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Re: TNIV Textual Resources

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  • Daniel Buck
    ... of the two years is uncertain. The verse is lacking in the Septuagint. ... 13:21 ...ETH TESSARAKONTA and the fact some late LXX MSS support this
    Message 1 of 2 , Aug 22, 2005
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      malcolm robertson wrote:

      > The textual note that I have from the JPS 2nd ed.(Leningrad Codex
      manuscript) reads thus:

      > "The number is lacking in the Heb. text; also, the precise context
      of the "two years" is uncertain. The verse is lacking in the
      Septuagint."

      > The ESV and NASB both have much the same, but the NIV notes Acts
      13:21 ...ETH TESSARAKONTA and the fact some late LXX MSS support
      this reading.

      > The source of Luke's information however does not of necessity
      come from the MT or LXX biblical text. Just like in Luke 3:36 the
      precise source of his information may remain unknown to us.
      >
      . . . St. Luke's source is unknown to us - period."

      > As to the authenticity of 1 Sam 13:1 the verdict is still out.


      I suppose this would be a good place to give my own preferred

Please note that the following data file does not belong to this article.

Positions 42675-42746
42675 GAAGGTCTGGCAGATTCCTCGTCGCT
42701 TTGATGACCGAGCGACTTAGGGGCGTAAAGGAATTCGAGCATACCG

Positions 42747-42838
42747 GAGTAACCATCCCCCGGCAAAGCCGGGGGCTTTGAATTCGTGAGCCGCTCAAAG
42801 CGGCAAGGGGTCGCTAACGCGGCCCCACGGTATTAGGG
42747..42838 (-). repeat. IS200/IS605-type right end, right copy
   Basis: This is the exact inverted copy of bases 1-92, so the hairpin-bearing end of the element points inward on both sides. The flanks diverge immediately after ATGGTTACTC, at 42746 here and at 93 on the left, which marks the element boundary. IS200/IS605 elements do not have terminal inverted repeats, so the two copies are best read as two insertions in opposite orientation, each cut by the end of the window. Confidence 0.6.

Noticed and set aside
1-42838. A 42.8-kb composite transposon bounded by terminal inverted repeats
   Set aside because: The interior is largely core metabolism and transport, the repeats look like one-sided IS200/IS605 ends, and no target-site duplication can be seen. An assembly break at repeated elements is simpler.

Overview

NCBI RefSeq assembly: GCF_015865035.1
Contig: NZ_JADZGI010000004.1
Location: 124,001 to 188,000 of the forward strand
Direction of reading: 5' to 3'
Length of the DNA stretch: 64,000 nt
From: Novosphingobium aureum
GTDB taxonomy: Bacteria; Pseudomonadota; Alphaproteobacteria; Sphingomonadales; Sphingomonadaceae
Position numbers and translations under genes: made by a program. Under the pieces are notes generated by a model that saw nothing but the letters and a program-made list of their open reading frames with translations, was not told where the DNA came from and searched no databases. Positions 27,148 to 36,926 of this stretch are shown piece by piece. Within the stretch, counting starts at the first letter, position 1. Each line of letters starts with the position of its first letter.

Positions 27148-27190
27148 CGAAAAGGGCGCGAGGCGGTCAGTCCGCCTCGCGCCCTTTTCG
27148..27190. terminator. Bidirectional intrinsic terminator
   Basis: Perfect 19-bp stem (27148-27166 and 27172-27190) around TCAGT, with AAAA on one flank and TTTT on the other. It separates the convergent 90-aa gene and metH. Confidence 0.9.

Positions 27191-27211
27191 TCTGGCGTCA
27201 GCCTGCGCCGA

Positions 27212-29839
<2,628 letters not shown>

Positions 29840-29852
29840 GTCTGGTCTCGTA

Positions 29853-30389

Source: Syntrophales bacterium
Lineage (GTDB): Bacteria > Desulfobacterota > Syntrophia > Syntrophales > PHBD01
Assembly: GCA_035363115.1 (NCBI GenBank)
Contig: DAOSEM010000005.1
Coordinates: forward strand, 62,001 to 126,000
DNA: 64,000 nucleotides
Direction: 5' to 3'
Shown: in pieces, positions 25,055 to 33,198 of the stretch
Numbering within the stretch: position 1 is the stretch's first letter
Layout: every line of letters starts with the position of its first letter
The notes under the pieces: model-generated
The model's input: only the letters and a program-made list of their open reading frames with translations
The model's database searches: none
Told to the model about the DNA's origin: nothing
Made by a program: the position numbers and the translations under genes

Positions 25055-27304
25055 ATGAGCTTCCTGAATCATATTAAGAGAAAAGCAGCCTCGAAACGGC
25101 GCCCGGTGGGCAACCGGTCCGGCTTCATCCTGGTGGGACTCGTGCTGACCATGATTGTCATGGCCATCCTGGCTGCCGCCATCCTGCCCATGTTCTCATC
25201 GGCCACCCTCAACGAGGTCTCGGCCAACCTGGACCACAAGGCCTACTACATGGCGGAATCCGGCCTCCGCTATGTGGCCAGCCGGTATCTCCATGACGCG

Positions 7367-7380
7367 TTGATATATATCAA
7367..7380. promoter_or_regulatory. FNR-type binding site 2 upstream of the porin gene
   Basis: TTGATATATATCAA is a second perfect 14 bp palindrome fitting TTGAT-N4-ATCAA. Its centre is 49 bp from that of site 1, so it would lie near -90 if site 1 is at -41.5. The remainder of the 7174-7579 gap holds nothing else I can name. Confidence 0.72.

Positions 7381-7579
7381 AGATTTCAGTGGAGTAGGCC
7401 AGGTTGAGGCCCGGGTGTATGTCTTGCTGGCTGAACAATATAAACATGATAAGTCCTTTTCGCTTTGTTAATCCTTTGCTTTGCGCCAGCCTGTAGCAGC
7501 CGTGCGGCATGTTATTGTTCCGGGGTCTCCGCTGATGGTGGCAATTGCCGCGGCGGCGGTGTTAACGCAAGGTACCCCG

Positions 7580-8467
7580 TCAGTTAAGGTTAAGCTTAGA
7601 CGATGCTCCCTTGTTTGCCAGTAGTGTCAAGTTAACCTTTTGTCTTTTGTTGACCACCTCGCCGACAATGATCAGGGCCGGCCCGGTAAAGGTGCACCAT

explantion, as I have devoted more research to 1 Sam 13:1 than to
      any other textual problem in either Testament. Let me state first of
      all that my theory would be falsified by the discovery of any Hebrew
      manuscript of this verse predating the Christian era.

      Sometime in the 2000 years prior to the composition of the latest ms
      of I Samuel 13, the custodian of a ms noted that the usual reignal
      formual (was ___ years old in his reigning, and he reigned over
      Israel for ____ years) was missing for Saul. So he inserted the
      formula in the margin of his copy, intending to fill in the
      information when he found it (as was pointed out, there are several
      indications in the book of Acts that various facts of extrabiblical
      history were still extant in the early years of the Christian era).

      Whether he ever found this information or not, what apparently
      happened was that his marginal note (as often happened) found its
      way into the text of a later copy at the beginning of chapter 13.
      That it could even be translated "Saul reigned one year; and when he
      had reigned two years, he" shows that the KJV editors were already
      familiar with the argument that the custodians of the Masoretic text
      had advanced for interpreting this verse so differently than its
      reignal formula demands. Without the pointing of the MT, the verse
      has no numbers in it at all, and all manuscripts of 1 Samuel in
      Greek give testimony that it has no place in the narrative.
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